Chicago Police Supt. Eddie Johnson said he was left “more questions than answers” after watching a video of a fatal police shooting last week.
“I can’t go into the specifics of it, but I just have some concerns over some of the things that I did view in the video,” Johnson said, referring to body camera and dashcam video of the shooting Thursday night in the South Shore neighborhood.
Three officers have been placed on desk duty.
Johnson, who said it appears the shooting violated departmental policy, made the comments at a news conference Sunday at police headquarters.
Johnson was asked if the officers’ level of experience played a role in the shooting. The officers all had less than three years on the job.
“Yeah, it goes to their in . . . ,” he said, stopping himself mid-word. “Listen, let me just be clear about something. I said from Day One, when officers engage in intentional misconduct or inappropriate behavior they have to be held accountable. But we also have to understand honest mistakes can be made at the same time.”
“These officers have to make these decisions in a split second. We have the luxury of going back and reviewing video, sitting at home or sitting in our offices and reviewing actions that police officers make. Having been in shootings and car chases myself, I know how quickly you have to make those decisions. So if it’s an honest mistake, then we’ll get them training, coaching, mentoring and get them back out there. If it’s intentional misconduct, then they have to be held accountable for it.”
The shooting happened about 7:30 p.m. in the 7300 block of South Merrill Avenue after the officers tried to pull over a Jaguar convertible that had been reported stolen earlier that day. The driver of the Jaguar, Paul O’Neal, rammed one police car head-on and sideswiped another, police spokesman Anthony Guglielmi said Sunday.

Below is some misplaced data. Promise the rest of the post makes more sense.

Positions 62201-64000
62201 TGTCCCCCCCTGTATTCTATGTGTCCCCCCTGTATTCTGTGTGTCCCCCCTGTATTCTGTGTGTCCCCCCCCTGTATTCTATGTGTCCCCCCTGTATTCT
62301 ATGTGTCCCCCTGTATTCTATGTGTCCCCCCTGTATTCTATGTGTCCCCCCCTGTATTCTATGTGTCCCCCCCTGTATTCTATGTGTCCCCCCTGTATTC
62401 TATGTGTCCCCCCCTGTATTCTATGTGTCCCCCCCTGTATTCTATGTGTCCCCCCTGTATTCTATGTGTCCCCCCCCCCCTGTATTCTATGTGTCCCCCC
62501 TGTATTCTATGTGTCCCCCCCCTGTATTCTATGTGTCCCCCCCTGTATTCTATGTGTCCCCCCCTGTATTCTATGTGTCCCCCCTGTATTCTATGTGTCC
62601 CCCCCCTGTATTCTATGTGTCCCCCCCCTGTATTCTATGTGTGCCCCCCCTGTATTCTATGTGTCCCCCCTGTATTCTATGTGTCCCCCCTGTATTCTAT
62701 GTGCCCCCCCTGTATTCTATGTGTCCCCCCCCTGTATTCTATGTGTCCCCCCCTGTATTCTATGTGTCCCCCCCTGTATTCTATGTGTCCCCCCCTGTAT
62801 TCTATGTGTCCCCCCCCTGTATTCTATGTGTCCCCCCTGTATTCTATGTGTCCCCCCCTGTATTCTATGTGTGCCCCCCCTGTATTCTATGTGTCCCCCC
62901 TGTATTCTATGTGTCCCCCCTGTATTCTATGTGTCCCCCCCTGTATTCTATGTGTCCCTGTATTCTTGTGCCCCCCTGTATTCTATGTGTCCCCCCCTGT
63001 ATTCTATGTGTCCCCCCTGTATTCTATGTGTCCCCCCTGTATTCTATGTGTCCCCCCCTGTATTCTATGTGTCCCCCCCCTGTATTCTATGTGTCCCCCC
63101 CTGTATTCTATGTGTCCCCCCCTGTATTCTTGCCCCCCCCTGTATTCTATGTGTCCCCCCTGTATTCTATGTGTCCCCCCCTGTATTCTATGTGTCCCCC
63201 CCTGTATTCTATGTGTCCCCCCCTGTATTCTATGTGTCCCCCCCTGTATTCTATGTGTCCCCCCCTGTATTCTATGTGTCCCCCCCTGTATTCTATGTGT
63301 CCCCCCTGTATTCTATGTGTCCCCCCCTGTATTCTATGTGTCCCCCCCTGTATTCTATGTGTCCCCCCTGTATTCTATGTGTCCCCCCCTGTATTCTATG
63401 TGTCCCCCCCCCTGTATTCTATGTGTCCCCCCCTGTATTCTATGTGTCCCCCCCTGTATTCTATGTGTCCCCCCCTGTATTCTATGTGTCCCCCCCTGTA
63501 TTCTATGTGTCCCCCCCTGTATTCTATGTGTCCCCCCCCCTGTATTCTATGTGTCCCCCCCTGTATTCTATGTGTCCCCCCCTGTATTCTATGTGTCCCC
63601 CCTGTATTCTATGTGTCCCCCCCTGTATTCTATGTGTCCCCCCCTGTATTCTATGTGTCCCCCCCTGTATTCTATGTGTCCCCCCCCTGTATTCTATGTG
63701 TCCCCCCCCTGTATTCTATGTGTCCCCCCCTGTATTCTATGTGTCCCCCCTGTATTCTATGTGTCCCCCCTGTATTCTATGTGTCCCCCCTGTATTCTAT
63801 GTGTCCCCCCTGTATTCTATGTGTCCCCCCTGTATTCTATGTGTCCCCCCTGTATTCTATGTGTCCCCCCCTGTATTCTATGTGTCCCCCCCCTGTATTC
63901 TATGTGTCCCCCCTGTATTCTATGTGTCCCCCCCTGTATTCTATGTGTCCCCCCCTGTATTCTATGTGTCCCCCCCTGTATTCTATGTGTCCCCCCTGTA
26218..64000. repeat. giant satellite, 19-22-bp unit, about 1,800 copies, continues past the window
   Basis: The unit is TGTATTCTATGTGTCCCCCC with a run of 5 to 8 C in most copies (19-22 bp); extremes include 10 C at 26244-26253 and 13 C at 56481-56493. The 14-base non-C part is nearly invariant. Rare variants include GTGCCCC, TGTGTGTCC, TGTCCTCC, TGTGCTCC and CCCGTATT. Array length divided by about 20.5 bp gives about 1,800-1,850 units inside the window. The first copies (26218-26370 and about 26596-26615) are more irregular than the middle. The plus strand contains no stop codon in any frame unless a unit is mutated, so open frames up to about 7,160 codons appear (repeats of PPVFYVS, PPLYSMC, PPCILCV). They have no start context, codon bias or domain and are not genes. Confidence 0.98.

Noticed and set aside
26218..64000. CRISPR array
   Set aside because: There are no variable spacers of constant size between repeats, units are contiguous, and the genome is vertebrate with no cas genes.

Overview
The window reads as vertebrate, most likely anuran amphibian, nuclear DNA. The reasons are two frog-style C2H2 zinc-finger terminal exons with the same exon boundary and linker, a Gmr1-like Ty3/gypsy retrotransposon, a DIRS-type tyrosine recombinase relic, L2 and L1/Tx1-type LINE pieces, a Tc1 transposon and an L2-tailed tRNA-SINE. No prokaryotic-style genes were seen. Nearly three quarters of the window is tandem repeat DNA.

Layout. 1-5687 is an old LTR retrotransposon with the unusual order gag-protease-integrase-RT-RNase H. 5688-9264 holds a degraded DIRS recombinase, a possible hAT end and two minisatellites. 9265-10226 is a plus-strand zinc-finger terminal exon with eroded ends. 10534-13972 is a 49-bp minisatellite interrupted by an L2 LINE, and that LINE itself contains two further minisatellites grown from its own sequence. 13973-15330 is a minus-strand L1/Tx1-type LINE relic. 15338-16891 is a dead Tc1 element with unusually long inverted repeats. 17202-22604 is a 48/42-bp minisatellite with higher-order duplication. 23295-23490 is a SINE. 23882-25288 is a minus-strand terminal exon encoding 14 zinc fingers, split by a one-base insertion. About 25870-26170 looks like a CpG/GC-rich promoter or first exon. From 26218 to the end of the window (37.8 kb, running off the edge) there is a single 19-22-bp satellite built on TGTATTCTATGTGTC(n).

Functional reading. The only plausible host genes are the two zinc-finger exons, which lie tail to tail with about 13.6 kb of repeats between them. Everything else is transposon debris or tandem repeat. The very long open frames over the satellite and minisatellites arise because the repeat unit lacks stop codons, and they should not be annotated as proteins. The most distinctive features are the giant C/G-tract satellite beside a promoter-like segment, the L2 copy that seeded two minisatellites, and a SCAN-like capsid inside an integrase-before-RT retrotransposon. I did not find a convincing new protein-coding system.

Two officers shot into the Jaguar. Police believe the fatal bullet came from a third officer who, an autopsy concluded, shot O’Neal in the back after he’d exited the Jaguar and ran, Guglielmi said.
A 17-year-old boy who was in the car with O’Neal has been charged with possession of a stolen vehicle.
Johnson and his staff relieved two officers of their police powers Friday after spending most of the day reviewing reports and video. After the autopsy results were released Saturday, Johnson again called his staff into the office for further review and decided to relieve the third officer as well, Guglielmi said.
Johnson took the pro-active measure as the Independent Police Review Authority conducts the official investigation to determine if any policies or laws were violated in the shooting. IPRA will then recommend any disciplinary action and hand their findings to Cook County state’s attorney’s office to weigh charges.
Video of the shooting has not been made public, but a new policy requires the video to be released within 60 days.
A fourth officer on the scene did not fire a weapon and remains on active duty.
All four officers were wearing body cameras.
“They didn’t take off their body cameras. The officers thought they had been fired upon so they were checking themselves for possible injuries, but according to our general orders, you roll your body camera until the incident has concluded,” Guglielmi said.
Johnson would not say what policy he believes the officers violated and wouldn’t discuss details of what the video contains.
“While I can’t go into specifics or answer questions about the incident, given the ongoing investigation, what I can tell you is that CPD is committed to proceeding with transparency and accountability for whatever is found in this investigation,” he said.
“I’ve said it publicly many times that CPD is only as strong as the faith that the community has in it, and I’m committed to keeping my promise to all Chicagoans to restore that faith, while also never losing sight of the courage, commitment and sacrifice the men and women of the Chicago Police Department make every day.”
The move comes only days after IPRA recommended that three officers be fired for 2013 shootings it deemed unjustified. The two shooting incidents involved officers shooting into vehicles. IPRA ruled the officers were not in danger when they fired their weapons.
In the past two months, the police oversight group has decided more police shootings were unwarranted than it had in its previous previous nine years of existence.